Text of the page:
Earlier this year I read a ton of reviews of Miranda Lambert’s album Platinum. I hadn’t been terribly impressed with Lambert, although I sincerely loved some of her songs especially “The House That Built Me.” When the year end arrived, her album was getting Top Ten kudos from several publications, some that even put her at Number One. It wasn’t until amazon Prime put her on this list of “freebies” that I finally said, okay, I’ll give it a listen.
What did I find? I loved every song the first listen. It isn’t just the humor or the directness or the feminism or the crazy truth about the bathroom sink and “rejection in the reflection” — it is more.
It is aliveness.
Think about it. What really draws us into anything? It is aliveness. It is the raw energy, the creative focus, it is the fun factor all combined into one.
I saw a band last summer in Nashville that opened for Marty Stuart. They had fancy outfits and the most beautiful instruments money could buy. Their performance sucked. No aliveness.
As teachers we are told we must engage students. Engage in Aliveness is probably the best way to frame it. Something to think about now leading up to the next half of the school year.
Which brings me to another Miranda Lambert point. She has a song called “Automatic” which to me encapsulates why I am totally against iPads or laptops for every student. It makes everything too automatic, taking away the gratification of effort.
Yesterday when I discovered the five questions, I immediately knew that I needed to write more and play my mandolin more. It was an instant answer, and led me to seeing that I have to bring aliveness to those activities rather than what I’ve been doing: playing the “should” game. I should practice. I should write. Boring. No aliveness.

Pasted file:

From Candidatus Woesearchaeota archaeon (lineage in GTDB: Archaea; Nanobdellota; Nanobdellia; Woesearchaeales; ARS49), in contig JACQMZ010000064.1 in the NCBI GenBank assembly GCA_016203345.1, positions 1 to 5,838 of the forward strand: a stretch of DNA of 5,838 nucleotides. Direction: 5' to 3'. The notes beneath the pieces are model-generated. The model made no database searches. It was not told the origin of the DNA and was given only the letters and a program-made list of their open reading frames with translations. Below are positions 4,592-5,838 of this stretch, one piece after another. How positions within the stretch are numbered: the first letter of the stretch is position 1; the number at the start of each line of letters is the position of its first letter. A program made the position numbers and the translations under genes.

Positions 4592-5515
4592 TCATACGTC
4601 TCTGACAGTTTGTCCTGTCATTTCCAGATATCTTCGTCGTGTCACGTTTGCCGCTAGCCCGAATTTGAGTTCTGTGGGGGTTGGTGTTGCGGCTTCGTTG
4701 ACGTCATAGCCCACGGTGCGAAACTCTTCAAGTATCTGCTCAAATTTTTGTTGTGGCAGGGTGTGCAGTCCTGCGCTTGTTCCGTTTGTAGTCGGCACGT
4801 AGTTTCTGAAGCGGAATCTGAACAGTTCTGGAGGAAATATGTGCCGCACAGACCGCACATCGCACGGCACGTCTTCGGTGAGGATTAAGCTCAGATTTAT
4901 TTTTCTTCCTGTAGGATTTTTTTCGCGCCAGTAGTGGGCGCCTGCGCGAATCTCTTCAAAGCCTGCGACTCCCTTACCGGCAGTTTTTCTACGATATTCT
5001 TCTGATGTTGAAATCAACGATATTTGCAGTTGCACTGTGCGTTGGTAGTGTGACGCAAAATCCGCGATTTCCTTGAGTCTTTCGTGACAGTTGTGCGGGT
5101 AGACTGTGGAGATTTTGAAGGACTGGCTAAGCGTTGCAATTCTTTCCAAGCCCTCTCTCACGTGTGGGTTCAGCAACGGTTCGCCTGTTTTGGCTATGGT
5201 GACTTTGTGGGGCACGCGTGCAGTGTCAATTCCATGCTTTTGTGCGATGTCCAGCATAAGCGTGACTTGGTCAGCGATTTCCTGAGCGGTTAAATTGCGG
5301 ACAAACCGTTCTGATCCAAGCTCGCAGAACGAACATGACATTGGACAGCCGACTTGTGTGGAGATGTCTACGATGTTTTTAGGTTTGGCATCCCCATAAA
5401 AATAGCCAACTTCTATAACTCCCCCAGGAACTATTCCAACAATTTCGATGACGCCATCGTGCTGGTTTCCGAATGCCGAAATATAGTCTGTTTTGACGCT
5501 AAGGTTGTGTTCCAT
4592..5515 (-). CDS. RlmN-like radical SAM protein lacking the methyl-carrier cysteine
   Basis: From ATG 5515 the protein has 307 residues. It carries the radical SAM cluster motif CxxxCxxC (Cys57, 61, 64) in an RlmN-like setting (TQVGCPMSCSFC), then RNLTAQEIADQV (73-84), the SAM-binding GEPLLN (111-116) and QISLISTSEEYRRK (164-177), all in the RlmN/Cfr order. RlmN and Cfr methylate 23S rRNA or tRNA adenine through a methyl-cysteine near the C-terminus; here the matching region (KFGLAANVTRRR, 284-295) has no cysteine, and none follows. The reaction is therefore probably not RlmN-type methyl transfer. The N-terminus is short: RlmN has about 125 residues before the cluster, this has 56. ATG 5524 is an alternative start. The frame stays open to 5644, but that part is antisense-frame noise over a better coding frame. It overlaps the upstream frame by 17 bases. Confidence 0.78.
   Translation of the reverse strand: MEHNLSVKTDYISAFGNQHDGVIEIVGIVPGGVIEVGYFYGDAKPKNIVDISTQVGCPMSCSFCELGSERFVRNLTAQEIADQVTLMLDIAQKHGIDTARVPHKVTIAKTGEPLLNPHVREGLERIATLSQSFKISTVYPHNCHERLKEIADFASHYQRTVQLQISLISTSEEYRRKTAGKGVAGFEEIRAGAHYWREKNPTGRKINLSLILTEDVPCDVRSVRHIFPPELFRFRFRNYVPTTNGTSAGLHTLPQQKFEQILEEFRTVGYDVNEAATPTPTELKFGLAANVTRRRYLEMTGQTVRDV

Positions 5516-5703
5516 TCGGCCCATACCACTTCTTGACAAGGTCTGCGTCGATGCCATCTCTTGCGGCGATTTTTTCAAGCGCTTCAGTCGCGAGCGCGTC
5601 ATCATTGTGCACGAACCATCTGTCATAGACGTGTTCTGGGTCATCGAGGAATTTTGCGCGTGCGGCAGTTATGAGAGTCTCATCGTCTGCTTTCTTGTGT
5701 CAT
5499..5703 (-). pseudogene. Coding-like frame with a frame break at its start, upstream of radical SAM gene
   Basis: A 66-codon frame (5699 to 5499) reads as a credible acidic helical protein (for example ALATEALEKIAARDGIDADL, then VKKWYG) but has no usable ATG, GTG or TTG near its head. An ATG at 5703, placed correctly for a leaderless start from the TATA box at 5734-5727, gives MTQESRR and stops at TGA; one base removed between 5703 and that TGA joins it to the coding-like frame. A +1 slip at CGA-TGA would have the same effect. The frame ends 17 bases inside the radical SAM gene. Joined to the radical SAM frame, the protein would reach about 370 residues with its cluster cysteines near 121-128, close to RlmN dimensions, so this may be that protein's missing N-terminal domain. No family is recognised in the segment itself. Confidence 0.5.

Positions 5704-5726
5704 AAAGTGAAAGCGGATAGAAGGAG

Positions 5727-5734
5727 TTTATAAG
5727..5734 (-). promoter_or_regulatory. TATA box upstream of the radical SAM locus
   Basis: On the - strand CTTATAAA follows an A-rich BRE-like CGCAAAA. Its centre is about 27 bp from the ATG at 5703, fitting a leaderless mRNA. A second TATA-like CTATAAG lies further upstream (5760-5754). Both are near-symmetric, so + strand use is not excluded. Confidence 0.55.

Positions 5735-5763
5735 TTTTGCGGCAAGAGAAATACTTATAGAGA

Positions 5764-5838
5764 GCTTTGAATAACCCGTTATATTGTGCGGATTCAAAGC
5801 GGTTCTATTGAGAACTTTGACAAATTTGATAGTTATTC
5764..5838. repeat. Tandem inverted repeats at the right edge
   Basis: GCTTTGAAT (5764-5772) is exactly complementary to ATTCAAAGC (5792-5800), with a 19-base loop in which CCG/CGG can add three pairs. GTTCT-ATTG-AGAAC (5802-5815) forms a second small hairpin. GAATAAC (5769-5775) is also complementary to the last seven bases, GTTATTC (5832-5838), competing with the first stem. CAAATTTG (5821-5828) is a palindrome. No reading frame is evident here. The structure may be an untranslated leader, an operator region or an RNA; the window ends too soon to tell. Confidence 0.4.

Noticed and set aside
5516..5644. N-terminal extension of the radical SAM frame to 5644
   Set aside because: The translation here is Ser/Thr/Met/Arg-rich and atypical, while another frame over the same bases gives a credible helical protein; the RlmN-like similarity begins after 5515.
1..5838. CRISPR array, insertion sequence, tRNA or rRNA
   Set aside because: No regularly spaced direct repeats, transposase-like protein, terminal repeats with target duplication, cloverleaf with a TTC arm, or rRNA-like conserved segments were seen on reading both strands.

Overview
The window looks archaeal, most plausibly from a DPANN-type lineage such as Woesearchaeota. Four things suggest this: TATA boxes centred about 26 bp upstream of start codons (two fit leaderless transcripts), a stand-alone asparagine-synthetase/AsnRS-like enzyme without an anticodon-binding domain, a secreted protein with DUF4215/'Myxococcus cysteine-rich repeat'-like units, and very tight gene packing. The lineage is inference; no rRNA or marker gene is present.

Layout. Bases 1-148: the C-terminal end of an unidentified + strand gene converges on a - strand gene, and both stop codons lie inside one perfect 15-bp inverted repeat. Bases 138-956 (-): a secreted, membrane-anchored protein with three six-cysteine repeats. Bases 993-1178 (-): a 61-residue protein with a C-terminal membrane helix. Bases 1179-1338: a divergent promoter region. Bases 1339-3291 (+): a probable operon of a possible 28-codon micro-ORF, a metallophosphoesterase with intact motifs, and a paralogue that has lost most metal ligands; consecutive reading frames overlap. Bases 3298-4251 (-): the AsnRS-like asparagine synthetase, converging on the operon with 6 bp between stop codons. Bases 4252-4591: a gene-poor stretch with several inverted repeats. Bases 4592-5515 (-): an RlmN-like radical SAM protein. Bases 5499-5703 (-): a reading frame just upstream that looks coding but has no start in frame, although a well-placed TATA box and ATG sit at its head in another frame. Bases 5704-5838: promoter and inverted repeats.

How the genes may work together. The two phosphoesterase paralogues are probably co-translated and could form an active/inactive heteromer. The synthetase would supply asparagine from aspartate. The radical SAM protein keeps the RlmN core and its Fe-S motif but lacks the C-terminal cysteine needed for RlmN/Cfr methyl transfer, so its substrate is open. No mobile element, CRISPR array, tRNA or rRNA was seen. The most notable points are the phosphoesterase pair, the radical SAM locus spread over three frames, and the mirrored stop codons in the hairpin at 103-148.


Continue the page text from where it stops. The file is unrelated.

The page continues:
Recently, I have read people admonishing teachers for not offering a clear alternative to corporate reforms of education. I felt guilty about that for a while, and tried to think of exactly what the alternative would be. These writers are looking for fixed answers.
I now know that the real answer has to be aliveness. For middle-schoolers, I believe that would come with project-based learning. I think about my students, particularly the very low level intensive academic kids. Would they come alive and be able to produce in the atmosphere of project-based learning? You bet. Could they plan and organize themselves to complete the task? Without a doubt. They have interests. Those interests just aren’t served in the traditional environment, nor are they served in the ever increasing corporate reform environment. They have learned how to go on “automatic.” Trying to get them out of that mode is impossible — without something to make the feel alive. Like the day we read poetry out loud and that super low student belted out “Let It Go,” smiling wide as everyone sang along.
Yeah, like that.
Aliveness. Let’s make it the new buzz word for 2015.